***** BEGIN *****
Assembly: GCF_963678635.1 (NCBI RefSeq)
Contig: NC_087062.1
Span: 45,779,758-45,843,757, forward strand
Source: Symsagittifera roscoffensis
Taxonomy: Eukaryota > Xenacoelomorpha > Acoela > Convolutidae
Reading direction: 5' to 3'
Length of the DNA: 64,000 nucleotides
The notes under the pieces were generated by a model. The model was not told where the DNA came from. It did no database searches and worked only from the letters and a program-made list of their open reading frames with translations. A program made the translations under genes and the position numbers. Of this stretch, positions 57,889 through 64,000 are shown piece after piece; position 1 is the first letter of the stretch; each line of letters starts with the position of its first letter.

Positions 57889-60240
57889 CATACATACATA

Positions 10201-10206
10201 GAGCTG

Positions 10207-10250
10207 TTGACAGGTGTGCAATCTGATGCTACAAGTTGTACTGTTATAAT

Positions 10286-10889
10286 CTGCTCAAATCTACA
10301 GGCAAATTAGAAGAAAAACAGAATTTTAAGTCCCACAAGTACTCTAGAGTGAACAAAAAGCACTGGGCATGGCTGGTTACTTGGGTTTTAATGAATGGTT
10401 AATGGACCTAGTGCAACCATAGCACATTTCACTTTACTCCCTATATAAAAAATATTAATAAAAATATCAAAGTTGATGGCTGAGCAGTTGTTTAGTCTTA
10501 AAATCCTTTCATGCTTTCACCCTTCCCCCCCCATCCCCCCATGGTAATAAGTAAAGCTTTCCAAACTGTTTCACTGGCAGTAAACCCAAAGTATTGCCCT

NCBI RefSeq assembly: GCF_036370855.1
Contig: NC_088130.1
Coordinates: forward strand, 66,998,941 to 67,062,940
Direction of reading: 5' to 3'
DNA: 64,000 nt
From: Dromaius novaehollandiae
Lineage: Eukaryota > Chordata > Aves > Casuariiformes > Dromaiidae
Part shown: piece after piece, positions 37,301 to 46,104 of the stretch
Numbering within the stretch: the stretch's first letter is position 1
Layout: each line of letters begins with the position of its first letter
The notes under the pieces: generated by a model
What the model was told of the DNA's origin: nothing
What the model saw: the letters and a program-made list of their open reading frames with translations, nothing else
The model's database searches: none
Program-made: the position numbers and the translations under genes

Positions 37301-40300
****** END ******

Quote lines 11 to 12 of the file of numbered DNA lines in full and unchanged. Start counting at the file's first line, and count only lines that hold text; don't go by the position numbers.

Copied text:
Positions 10201-10206
10201 GAGCTG